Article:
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WebDAV and XML namespaces

From: Jim Whitehead <ejw@ics.uci.edu>
Date: Thu, 19 Feb 1998 15:22:10 -0800
Message-ID: <01BD3D4A.2663F080.ejw@ics.uci.edu>
To: "'WEBDAV WG'" <w3c-dist-auth@w3.org>
After considering the issues, the WebDAV Design Team has decided the best
technical approach for achieving extensibility and avoiding collisions in 
use of XML is the W3C XML namespace proposal.

The current name space proposal can be found at:


A note on extensible languages by Tim Berners-Lee and Dan Connolly can be
found at:


The requirements of the WebDAV Distributed Authoring protocol for XML
extensibility are:

* WebDAV clients (i.e., multiple stakeholders) must be able to add XML
 elements to property values, where the XML elements have guaranteably
 unique names.

* Future WebDAV clients and servers need a mechanism to add new XML
 elements to XML found in the protocol stream.  To avoid collisions, these
 new elements must have guaranteably unique names.

* The unique name is used by the stakeholder to identify the semantics of
 the XML elements for which they control the semantics.

* Any stakeholder must be able to assign their own unique names without
 contacting a central registration authority.

* These unique names should not dramatically increase the size of XML
 documents which use them.

The XML namespace mechanism addresses the requirements nicely, since each
stakeholder / extension author will have a URL namespace that they own, and
can use to label the XML elements under their control.  The namespace
directive allows URLs to be used without dramatically blowing up the size
of the XML documents.

Alternative technical approaches to meeting these requirements typically
involve extending a DTD with the new elements.  This is less desirable than 
the namespace approach, since use of DTDs requires a more heavyweight XML
parser, and because it implies the new elements are being added to an
existing DTD, rather than being used from another DTD.  Furthermore, the
collision behavior of alternative approaches is not as good as for XML

One concern raised on this list is the dependency WebDAV has on XML
namespaces, and the problems this raises with WebDAV referencing a
non-Recommendation status W3C document.  There is currently a flurry of
activity working on XML namespaces, and very strong support within the XML
community for XML namespaces. I have been in contact with Jon Bosak, the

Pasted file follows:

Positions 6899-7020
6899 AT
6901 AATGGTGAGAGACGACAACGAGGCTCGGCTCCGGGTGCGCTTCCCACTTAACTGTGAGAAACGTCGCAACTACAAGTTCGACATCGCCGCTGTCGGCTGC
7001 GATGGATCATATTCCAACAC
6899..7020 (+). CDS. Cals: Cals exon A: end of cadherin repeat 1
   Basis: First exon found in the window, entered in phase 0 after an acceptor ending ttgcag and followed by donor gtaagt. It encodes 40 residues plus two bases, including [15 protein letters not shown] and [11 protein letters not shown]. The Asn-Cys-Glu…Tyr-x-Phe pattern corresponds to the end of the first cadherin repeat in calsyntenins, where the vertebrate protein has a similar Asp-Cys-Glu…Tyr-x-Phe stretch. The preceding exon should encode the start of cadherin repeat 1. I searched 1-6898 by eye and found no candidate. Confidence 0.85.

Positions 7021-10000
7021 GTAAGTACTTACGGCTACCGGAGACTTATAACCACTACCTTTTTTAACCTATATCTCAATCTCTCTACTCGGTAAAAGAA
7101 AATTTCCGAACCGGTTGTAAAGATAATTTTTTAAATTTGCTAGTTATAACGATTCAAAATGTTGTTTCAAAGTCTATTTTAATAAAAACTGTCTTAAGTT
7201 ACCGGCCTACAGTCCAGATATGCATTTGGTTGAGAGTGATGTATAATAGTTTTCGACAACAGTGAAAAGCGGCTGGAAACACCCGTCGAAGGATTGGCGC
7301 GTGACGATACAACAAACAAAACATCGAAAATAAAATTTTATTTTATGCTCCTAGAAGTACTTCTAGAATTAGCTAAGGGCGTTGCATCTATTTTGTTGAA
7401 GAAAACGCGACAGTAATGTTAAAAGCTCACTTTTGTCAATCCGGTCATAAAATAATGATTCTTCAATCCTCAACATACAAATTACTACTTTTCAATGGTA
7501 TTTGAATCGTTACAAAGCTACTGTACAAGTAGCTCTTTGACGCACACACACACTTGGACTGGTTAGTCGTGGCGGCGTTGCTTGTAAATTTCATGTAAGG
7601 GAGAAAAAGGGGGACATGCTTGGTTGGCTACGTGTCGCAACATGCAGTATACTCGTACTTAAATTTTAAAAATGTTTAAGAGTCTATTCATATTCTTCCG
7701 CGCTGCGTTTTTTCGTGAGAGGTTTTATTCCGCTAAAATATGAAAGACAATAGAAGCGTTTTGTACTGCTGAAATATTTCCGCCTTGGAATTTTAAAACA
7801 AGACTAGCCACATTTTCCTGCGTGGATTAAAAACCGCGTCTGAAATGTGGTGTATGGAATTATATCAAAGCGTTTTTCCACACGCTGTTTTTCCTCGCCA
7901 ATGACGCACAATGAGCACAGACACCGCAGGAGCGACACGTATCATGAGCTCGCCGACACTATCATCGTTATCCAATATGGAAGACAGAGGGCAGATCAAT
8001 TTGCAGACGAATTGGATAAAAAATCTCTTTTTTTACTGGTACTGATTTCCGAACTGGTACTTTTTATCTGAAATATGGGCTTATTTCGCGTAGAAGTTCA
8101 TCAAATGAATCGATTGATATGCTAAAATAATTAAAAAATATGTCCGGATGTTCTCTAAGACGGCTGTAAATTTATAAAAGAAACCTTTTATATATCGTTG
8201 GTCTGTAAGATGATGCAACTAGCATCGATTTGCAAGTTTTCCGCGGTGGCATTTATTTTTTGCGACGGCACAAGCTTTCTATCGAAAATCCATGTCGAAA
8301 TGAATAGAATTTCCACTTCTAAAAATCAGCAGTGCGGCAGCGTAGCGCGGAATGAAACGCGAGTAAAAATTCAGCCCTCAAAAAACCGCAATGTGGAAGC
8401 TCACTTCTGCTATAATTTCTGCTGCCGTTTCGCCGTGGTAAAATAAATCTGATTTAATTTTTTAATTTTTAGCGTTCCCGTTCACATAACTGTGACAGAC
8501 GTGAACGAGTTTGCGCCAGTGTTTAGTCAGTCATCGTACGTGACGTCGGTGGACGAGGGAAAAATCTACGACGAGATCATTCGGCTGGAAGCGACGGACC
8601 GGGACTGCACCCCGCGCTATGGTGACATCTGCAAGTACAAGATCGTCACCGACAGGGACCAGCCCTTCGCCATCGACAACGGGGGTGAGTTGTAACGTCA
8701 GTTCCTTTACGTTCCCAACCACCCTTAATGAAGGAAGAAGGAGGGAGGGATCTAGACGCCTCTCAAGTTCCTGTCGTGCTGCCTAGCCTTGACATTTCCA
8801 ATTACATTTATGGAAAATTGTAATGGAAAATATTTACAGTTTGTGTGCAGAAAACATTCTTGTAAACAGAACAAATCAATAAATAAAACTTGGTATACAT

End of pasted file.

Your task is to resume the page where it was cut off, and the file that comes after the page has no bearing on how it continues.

Chair of the W3C XML Working Group, and he writes:

> I can report to you that the XML WG has set the following schedule for
> staging the namespace discussion:
>   2/19    First group of issues to the SIG for discussion
>   2/25    First group of issues decided by the WG
>   2/26    Second group of issues to the SIG for discussion
>   3/11    Second group of issues decided by the WG
>   3/12    Third group of issues to the SIG for discussion
>   3/18    Third group of issues decided by the WG
>   3/21-22      Decisions finalized at XML WG f2f in Seattle
>   3/25    WG review of first working draft
>   3/27    Rollout of WD at XML Developers' Day (Seattle)
>   3/27-4/25    Four-week public review period, including WWW7
>   4/27    Release of Proposed Recommendation
> Note that this does not constitute a guarantee that the work will
> proceed as scheduled.  Some of the issues to be decided are quite
> complex, and it would be unproductive in the long run to put in place
> solutions that have not been carefully considered.  But this does
> capture our intent.  I have no objection to your posting the schedule
> to the WebDAV list as long as you include this disclaimer.

Based on this, we feel very confident that XML namespaces will become a 
stable reference in time for the WebDAV Distributed Authoring specification 
to use it as a dependency.  Since there is *substantial* support for XML 
namespaces, with many products and standards efforts depending on them, 
WebDAV will reap many benefits from supporting standard XML namespaces.

- Jim 
Received on Thursday, 19 February 1998 18:44:54 UTC

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